If you are spending some time in Granada then once you have spent a few days doing the main attractions and the Alhambra in the centre then it is time to hire a car and explore the beautiful surrounding region.
Granada is surrounded by the snow capped peaks of the Sierra Nevada mountains and there are a number of excursions to be made from here. From the top of the highest mountain peak you can see the coast of Africa, and on the clearest days you have a view of Castilla la Mancha in the central part of eastern Spain. The Sierra Nevada is the home of the Spanish ibex and if you like trekking it is the most rewarding territory in Andalusia.
It us well worth hiring a car and taking day trips from Granada to explore and below are a few suggestions of local attractions:
- If you are a fan of Federico García Lorca head 17km northwest of Granada to Fuente Vaqueros where you will find the Casa-Museo Federico García Lorca where the poet-playwright was born in 1898. He lived in this village until age 6 and there are a number of photos of the artist, posters and costumes from his plays.
- The village of Viznar which is 9km northeast of Granada (head out the N-342 and follow the signs for the turn off to Viznar) was where the fascists brought Lorca to be beaten and shot in 1936 when they took over Granada. 3km outside the village on the road to Alfacar is the Federico García Lorca Memorial Park where a marker pinpoints the spot where the poet was assassinated. Lorca’s body was never recovered, so there is no grave for pilgrims to seek out.
- Guadix is 67km from Granada and will take about 45 minutes to drive. It is famous because almost half of the inhabitants live underground in the southern part of the town in cave houses in “Barrio Troglodyte”. Andalucians have been fond of living underground since Moorish times because it is the best way of escaping the summer heat, and a number of the cave-dwellings are well-appointed, and some are even quite luxurious, with marble floors, fitted kitchens, faxes and internet connections.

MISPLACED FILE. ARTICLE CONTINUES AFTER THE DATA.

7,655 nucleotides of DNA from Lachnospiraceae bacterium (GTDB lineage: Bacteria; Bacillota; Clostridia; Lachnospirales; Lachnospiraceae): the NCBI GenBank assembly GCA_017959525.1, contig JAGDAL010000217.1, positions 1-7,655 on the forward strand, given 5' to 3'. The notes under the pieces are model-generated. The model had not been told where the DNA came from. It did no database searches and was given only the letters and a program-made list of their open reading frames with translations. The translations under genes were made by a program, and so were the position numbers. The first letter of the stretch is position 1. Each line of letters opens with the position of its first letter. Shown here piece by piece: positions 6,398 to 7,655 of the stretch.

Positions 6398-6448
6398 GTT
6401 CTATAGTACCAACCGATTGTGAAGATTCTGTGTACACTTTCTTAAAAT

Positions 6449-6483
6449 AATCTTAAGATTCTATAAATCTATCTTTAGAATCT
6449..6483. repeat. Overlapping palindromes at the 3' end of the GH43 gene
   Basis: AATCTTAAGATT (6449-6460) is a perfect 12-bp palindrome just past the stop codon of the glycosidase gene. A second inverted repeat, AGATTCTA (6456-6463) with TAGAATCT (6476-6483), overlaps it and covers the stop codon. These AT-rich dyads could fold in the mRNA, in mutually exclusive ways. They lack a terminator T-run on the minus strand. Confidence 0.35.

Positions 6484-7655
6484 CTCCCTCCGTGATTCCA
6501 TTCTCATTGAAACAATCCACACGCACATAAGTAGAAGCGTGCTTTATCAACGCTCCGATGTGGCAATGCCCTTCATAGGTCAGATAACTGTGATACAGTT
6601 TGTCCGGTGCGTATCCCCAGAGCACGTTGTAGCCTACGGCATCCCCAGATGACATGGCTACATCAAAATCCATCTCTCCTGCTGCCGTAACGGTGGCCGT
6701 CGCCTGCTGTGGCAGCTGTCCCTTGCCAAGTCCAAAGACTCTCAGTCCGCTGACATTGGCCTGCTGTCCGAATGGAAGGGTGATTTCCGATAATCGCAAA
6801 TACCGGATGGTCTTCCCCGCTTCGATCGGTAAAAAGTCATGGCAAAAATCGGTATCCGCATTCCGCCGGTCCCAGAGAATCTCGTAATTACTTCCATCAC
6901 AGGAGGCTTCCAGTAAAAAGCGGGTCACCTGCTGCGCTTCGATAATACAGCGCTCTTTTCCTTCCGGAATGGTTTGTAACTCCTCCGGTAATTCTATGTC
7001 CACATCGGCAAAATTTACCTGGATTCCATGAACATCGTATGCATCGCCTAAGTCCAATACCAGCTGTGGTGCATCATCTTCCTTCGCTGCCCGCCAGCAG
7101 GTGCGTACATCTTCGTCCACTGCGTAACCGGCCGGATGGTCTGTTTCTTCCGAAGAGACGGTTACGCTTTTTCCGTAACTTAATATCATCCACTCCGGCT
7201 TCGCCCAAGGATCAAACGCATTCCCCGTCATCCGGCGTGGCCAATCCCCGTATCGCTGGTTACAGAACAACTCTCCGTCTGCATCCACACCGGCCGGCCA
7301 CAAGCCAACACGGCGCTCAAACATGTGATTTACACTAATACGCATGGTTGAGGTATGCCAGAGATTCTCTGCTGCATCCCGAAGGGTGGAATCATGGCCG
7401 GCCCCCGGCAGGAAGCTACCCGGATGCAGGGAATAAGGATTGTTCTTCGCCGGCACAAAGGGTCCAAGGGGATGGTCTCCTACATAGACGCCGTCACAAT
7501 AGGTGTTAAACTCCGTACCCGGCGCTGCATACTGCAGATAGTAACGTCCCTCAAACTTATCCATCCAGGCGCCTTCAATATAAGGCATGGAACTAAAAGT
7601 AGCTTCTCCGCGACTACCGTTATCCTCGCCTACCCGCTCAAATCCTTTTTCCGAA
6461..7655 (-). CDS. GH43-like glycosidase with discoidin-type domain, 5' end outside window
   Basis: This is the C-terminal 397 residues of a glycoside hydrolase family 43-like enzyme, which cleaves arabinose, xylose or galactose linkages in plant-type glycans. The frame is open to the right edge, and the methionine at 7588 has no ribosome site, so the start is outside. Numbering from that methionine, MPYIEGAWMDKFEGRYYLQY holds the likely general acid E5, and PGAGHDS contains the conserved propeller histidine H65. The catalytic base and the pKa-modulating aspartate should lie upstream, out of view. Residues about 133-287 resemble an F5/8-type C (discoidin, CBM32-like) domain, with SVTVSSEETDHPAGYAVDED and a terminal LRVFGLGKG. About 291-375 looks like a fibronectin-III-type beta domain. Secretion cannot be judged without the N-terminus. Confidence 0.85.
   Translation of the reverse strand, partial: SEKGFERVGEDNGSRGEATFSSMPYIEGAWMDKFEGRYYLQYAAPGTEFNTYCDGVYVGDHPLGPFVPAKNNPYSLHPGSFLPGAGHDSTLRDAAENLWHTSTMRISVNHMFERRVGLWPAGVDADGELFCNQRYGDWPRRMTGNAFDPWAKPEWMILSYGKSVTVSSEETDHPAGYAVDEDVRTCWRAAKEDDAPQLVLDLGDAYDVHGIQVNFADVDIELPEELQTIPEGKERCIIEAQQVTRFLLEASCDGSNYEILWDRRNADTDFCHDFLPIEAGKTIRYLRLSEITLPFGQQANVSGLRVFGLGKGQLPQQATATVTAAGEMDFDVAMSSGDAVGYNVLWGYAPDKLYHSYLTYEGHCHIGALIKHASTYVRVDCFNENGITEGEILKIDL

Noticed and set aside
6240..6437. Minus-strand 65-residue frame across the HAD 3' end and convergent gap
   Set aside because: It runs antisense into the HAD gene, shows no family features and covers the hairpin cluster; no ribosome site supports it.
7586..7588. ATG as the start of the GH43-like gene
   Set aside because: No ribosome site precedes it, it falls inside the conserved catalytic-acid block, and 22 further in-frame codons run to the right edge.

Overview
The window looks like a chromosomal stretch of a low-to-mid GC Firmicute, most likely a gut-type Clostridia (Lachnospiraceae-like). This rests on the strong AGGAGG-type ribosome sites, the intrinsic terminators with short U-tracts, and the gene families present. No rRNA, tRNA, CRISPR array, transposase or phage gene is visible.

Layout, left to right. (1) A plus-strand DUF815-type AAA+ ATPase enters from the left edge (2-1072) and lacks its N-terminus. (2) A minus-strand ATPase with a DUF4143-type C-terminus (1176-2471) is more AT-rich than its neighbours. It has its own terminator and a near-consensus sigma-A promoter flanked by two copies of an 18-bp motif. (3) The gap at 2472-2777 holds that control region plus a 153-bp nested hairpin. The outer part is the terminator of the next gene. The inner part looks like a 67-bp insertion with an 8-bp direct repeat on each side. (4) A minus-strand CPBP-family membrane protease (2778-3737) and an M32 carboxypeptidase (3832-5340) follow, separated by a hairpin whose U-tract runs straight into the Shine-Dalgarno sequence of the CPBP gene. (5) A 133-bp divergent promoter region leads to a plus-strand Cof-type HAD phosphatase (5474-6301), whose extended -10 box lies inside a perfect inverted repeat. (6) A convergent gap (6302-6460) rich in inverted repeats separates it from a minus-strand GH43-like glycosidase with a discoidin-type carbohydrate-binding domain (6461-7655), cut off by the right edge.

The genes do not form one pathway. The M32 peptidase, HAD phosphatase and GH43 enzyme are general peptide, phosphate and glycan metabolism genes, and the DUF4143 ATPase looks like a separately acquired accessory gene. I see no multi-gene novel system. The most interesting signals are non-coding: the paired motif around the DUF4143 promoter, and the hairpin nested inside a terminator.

In the centre of Guadix there is a Cathedral which was founded in 1594, and the Cave Museum – Plaza de la Ermita Nueva S/n.
Purullena is a nearby village with a disco inside a cave, and you can also buy the local handcrafted earthenware here which is sold on the roadside.
If you leave Guadix on the N324 in the direction of Almeria you will come across the village of La Calahorra where there is a fascinating Castle just a few miles to the East. It was awarded to a Christian knight for his role in the Reconquest, and he installed a fabulous Renaissance courtyard made of Italian marble made by Florentine craftsmen.
- Las Alpujarras which is one of the most remote and fascinating parts of Andalusia. It is 145 km from Granada and will take you about 2 hours to drive.
La Alpujarra is a spectacularly beautiful region on the southern flanks of the Sierra Nevada mountains, with deep, sheltered valleys and gorges and plains dotted with more than 50 picturesque villages which are so impenetrable that the Moors managed to hold out there for over a century after the fall of Granada in 1492. It falls within the Sierra Nevada National Park and is an important hiking destination.
The Alpujarra is famous because of its unique mini-ecology with terraced farmlands constantly watered by the melting snow from above, forming a high-altitude oasis of greenery which stands in dramatic contrast to the dry foothills below. The average altitude is 4,000 feet above sea level.
Perhaps the most picturesque villages are three which cling to the slopes of the Poqueira Valley, where red peppers and tomatoes are set out to dry on the flat clay roofs. Pampaneira is at the bottom and full of craft shops and restaurants. Bubion is half way up the slope with a huge square church tower standing on a plaza of rough paving stones. But the most authentic Alpujarra, is Capileira at the top of the valley (its name is an Arabic derivation of the Latin word for head or top). You can walk down from the road into the lower streets of the village, where the rocky streets, overhanging passageways and sagging, stone houses have still not been modified for contemporary living.
While you are driving around this area look out for the herds of mountain goats and the colourful Hoopoe bird with its haunting cry is also a common sight.
The capital of the region is Orgiva on the lowlands, and the village of Trevelez is famous throughout Spain for its superb mountain hams (jamón Serrano) situated at over 4,840 feet above sea level and the highest village in Europe, overhanging a fast-flowing river and plunging mountain valley.